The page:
I’ve been having fun viewing some of the video parodies that are being produced by churches nowadays. I guess everyone has seen “Sunday’s Coming” from the folks at North Point http://vimeo.com/11501569 by now so I’ll let chatter on other blogs answer the questions raised there.

I recently had to answer some questions about a product when using “Christian” and “Christ Follower” interchangeably so this video series from Community Christian Church is even more applicable to where I am now. For me the terms are more a matter of nuance or flavor and I think I understand why some groups feel more comfortable using one term over the other in certain settings.

As a former missionary to Communists and to Muslims, I often substituted terms that were less familiar but more clearly communicated our message. There was sometimes some pushback from those who preferred more traditional language but missionaries in pioneer areas are a bit more experiential by nature.

What I didn’t realize in this modern/postmodern struggle in the US is that there are groups on both sides that feel so strongly about some terminology and what it represents that there is some defensiveness associated with it…even with what we call ourselves. While this video is clearly slanted toward one side, it does provoke some interesting thought and questions.

So what do you think…Christian or Christ Follower? Why? Does it really matter?

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identityHave you ever had an identity crisis?  A few days ago at a football practice, I was answering a question that I have answered hundreds of times before: “So, what do you do for a living?”  I answered, “I develop small-group discipleship materials for a Christian publishing company” and we went on in the discussion to other topics, mostly about our children.  After some time to reflect, I am realizing that this conversation has occurred numerous times and I’m never quite comfortable giving the little word or phrase that people expect to hear.  Should I have just said, “I’m an editor” or “I’m a preacher” or “I’m a former missionary” or something altogether different?  I must admit that I identify with some of those titles more than others, in ways that bring me varying amounts of comfort.  But should I really be comfortable packaging myself so neatly with any of them… and why does this seem to matter so much to men anyway?  A lot more questions where those came from!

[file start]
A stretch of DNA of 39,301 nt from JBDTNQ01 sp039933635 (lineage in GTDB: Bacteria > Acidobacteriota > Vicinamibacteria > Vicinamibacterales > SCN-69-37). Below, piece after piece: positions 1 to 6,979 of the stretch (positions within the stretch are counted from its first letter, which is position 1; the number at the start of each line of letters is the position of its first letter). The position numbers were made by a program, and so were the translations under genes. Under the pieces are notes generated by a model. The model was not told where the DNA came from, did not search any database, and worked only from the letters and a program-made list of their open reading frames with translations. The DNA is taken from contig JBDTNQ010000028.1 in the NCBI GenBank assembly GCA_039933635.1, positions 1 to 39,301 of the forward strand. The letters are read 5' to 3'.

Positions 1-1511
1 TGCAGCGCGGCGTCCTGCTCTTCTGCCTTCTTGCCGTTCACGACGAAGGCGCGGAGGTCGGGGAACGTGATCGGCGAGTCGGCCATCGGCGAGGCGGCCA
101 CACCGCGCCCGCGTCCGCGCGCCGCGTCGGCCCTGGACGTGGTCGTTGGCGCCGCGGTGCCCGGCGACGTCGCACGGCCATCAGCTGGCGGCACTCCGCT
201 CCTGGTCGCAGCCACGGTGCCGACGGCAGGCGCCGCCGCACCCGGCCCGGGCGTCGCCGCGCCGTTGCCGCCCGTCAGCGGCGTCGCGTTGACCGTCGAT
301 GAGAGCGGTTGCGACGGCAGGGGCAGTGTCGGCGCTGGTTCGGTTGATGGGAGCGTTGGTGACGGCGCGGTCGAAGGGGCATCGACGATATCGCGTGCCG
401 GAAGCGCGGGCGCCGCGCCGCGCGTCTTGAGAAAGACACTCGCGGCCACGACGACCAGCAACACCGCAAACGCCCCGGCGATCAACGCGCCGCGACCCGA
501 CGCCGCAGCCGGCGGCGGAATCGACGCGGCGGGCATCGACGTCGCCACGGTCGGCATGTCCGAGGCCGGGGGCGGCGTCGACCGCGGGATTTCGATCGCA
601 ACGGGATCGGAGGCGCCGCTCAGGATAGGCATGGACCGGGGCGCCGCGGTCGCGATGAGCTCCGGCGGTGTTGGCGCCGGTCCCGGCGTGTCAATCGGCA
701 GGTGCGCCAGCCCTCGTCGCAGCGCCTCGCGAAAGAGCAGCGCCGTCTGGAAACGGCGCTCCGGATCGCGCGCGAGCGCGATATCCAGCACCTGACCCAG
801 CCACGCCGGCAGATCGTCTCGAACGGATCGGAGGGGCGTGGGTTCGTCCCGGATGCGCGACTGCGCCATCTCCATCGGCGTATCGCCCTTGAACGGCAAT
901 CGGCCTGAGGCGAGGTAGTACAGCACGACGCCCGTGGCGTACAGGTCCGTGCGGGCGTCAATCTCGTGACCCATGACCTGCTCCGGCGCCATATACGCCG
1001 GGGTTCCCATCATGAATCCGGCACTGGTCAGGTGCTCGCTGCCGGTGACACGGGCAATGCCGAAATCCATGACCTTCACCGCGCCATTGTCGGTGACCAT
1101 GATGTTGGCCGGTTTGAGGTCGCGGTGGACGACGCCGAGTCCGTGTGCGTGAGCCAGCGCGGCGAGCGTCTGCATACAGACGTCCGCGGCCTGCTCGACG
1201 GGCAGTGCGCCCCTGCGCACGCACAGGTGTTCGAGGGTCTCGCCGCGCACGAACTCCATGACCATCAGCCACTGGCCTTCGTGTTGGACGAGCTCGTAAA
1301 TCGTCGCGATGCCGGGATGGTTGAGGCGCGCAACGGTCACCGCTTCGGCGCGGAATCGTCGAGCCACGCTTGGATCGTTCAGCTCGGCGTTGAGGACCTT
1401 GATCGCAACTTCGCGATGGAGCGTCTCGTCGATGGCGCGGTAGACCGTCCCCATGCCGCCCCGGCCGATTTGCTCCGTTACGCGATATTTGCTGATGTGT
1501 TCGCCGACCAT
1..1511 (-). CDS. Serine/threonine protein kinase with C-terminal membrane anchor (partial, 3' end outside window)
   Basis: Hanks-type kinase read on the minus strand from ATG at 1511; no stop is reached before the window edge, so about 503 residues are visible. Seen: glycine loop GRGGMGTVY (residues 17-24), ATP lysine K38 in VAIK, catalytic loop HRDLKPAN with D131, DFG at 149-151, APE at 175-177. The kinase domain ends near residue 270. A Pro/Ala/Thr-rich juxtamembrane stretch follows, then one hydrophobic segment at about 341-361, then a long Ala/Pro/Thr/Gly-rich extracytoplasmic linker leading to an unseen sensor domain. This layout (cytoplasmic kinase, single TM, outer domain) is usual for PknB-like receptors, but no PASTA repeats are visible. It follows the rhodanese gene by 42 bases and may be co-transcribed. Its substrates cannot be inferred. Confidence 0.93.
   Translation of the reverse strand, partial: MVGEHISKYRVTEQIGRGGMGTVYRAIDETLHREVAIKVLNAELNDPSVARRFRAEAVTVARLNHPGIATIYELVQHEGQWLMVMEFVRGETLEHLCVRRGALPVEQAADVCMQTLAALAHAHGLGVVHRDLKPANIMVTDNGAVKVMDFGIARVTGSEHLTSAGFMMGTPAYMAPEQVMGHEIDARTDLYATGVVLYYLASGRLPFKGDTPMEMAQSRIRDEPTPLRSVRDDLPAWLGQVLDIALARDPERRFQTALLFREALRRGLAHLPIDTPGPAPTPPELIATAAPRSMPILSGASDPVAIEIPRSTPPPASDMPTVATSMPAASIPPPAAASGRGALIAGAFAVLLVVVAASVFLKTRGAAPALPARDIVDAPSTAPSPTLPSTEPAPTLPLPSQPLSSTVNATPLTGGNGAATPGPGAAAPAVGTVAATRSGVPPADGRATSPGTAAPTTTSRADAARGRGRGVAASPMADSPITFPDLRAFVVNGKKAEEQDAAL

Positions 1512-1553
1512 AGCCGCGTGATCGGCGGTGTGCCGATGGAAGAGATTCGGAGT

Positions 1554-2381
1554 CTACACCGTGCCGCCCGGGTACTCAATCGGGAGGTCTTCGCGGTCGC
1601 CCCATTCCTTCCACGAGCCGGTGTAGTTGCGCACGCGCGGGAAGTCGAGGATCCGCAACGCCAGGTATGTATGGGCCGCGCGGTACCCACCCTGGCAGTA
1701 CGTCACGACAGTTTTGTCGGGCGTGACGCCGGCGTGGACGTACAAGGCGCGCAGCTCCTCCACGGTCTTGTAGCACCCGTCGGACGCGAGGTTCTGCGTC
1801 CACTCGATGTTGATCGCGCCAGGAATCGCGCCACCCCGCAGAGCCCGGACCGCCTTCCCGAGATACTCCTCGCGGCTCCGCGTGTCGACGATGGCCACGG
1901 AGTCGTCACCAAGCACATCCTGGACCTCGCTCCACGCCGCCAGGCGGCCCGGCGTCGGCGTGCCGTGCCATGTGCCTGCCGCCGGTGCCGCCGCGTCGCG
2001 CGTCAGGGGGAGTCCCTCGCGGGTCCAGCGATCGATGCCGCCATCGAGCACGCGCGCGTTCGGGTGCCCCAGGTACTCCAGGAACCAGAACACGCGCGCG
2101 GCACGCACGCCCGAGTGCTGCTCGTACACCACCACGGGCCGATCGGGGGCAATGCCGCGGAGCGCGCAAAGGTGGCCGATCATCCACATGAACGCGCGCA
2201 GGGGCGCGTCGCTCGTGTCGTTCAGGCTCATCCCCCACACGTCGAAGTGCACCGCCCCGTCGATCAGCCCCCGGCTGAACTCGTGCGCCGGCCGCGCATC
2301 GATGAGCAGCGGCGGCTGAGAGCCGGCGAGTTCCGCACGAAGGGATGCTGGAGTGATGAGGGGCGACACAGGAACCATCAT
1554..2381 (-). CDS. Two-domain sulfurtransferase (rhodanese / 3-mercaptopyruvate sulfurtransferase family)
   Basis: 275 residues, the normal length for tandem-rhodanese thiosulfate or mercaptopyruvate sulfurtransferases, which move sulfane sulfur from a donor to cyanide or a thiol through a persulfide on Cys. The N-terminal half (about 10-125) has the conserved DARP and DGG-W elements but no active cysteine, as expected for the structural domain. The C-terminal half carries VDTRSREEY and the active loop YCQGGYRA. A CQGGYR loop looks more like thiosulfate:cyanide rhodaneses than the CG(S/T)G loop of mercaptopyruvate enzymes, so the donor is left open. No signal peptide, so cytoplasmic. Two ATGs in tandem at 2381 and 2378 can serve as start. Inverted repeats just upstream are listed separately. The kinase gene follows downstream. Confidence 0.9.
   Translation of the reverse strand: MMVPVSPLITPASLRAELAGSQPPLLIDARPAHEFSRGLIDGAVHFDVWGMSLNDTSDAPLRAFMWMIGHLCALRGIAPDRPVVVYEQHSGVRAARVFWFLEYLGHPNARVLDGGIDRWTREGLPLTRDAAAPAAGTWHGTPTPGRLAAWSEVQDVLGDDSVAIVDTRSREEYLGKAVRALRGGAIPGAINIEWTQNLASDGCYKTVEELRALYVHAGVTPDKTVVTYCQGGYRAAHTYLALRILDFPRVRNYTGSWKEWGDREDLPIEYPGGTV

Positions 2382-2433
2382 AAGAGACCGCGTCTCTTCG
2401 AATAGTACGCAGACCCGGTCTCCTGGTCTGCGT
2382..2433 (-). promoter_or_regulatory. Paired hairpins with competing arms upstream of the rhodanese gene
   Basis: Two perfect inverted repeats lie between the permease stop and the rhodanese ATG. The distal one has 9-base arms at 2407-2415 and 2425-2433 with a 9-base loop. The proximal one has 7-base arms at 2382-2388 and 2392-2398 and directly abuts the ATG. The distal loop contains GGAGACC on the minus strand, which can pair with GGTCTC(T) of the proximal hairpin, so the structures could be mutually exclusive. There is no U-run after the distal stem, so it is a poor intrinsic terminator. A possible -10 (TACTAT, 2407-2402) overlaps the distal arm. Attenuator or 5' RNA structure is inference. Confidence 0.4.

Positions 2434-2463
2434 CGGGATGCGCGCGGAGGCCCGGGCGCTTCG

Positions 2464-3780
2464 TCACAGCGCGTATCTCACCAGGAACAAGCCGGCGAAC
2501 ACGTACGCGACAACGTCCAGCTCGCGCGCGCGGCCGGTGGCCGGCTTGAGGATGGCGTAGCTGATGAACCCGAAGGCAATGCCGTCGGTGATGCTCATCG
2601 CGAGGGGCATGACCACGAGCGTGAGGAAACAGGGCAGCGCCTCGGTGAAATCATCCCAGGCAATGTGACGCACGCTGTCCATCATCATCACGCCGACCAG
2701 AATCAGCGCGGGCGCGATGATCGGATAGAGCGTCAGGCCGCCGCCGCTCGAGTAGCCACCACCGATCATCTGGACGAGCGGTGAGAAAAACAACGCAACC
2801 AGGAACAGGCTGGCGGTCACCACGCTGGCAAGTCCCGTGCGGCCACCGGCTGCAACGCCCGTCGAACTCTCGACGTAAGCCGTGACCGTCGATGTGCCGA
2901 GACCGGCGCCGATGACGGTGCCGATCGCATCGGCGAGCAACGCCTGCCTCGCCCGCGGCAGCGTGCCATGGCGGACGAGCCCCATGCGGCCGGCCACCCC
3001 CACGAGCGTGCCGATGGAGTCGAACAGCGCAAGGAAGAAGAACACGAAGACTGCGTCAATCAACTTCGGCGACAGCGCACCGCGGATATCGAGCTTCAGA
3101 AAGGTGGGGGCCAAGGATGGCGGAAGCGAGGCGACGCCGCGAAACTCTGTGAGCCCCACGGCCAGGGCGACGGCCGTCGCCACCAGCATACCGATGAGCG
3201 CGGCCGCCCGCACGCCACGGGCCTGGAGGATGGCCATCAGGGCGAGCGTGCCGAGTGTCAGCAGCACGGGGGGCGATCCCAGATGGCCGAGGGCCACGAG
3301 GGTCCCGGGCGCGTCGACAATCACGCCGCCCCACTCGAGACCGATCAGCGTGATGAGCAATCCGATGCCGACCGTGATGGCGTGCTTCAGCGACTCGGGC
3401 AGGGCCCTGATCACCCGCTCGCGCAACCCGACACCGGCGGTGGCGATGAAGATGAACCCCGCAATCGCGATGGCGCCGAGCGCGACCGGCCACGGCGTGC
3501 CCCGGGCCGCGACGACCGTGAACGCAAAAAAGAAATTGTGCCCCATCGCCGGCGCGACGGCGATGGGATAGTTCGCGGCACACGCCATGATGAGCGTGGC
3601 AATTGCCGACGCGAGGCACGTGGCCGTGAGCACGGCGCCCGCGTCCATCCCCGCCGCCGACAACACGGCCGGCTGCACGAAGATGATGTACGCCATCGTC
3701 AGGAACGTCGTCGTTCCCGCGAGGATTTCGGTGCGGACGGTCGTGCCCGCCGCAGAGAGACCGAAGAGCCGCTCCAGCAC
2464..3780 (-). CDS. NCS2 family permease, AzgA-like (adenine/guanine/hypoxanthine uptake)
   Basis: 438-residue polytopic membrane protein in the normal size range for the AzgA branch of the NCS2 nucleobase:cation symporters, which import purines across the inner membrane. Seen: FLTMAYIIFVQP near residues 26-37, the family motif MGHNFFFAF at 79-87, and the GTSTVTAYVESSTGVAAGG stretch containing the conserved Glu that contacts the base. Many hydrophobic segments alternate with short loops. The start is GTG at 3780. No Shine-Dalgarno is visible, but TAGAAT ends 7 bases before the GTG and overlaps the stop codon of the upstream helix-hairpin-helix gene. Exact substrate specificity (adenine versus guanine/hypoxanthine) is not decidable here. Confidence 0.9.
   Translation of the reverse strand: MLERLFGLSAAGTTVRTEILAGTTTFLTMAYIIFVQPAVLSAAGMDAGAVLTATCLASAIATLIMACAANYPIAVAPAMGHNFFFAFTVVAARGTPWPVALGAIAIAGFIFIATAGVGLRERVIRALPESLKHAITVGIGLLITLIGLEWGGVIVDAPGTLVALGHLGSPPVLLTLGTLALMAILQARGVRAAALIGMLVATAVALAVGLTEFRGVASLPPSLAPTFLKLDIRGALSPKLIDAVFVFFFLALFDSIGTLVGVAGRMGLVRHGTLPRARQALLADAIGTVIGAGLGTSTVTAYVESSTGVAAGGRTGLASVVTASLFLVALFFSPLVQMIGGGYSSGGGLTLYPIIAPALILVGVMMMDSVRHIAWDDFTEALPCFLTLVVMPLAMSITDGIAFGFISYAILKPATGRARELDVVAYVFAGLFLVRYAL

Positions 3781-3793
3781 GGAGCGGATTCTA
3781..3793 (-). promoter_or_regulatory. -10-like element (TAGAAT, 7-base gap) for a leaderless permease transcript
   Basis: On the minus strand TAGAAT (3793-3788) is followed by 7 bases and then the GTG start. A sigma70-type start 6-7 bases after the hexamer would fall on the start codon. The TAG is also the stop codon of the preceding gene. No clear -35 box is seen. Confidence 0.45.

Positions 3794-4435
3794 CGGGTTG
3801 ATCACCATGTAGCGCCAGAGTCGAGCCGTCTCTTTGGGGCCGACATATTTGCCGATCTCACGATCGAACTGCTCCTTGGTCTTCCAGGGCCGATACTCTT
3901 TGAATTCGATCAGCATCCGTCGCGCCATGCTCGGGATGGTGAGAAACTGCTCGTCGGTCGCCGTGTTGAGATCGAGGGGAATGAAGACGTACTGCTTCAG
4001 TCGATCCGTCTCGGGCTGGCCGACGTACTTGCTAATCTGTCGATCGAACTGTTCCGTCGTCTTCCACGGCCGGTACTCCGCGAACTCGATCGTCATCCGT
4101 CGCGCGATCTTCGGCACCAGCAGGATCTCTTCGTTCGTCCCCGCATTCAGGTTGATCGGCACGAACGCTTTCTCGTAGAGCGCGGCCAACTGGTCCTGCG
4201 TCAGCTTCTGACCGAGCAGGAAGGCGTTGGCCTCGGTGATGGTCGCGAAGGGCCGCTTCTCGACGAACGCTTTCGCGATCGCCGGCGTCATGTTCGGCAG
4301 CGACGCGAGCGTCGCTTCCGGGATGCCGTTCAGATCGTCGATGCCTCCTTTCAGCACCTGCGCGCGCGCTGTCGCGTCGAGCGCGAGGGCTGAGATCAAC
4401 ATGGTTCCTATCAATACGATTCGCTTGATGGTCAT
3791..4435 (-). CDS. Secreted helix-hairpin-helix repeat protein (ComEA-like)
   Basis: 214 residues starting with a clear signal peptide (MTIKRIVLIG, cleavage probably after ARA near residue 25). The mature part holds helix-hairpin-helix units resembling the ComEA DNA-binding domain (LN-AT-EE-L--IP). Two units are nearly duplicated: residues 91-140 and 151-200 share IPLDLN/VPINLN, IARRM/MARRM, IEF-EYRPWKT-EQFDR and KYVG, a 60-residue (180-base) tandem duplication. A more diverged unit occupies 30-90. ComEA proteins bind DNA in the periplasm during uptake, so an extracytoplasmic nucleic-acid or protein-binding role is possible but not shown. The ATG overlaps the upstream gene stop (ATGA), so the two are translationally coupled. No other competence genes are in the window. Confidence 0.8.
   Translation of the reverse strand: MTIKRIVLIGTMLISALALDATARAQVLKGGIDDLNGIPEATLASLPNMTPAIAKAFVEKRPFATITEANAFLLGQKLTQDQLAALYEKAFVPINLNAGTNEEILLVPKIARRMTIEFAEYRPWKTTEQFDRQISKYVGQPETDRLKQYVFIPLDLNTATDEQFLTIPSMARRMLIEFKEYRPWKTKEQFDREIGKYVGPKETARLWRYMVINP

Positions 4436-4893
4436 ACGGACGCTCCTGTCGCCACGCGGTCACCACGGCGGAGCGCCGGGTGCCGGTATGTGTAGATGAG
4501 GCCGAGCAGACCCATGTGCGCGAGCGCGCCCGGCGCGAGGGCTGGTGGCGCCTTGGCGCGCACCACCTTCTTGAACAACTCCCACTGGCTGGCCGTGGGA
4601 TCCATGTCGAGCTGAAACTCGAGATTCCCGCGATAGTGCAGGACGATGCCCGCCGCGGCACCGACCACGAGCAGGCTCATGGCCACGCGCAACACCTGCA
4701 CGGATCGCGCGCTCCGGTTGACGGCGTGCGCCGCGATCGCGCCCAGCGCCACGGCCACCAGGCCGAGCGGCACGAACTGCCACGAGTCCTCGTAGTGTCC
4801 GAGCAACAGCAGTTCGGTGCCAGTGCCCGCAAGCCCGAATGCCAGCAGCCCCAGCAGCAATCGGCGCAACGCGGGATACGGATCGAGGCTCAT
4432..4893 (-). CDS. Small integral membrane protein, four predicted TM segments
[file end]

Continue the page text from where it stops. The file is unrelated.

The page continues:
While working in East Asia, I always tried to answer that question in a way that would lead to a spiritual conversation. After all, saying “missionary” or even “Christian” wouldn’t help to define me very well, especially among the Muslims who lived around us. Often I would simply say, “I am a follower of Asa (Jesus), how about you?”  This answer usually baffled the listener to some degree so he would ask, “Why are you here?”  This led to some wonderful conversations about God, Who He is, and how much He cared about the neighbor to whom I was speaking. So why don’t I answer questions about my profession or identity just as creatively here?

Perhaps it’s because I’m still struggling with a bit of an identity crisis… like the guy above.  Perhaps it’s because I don’t understand the culture that I grew up with or the people around me in my native country as well as I did those who were a world away.  If I’m going to be used by God to accomplish His purpose in the lives of those around me, though, I need to get a handle on the most important aspect of my identity:

Therefore, we are ambassadors for Christ; certain that God is appealing through us, we plead on Christ’s behalf, “Be reconciled to God.” – 2 Corinthians 5:20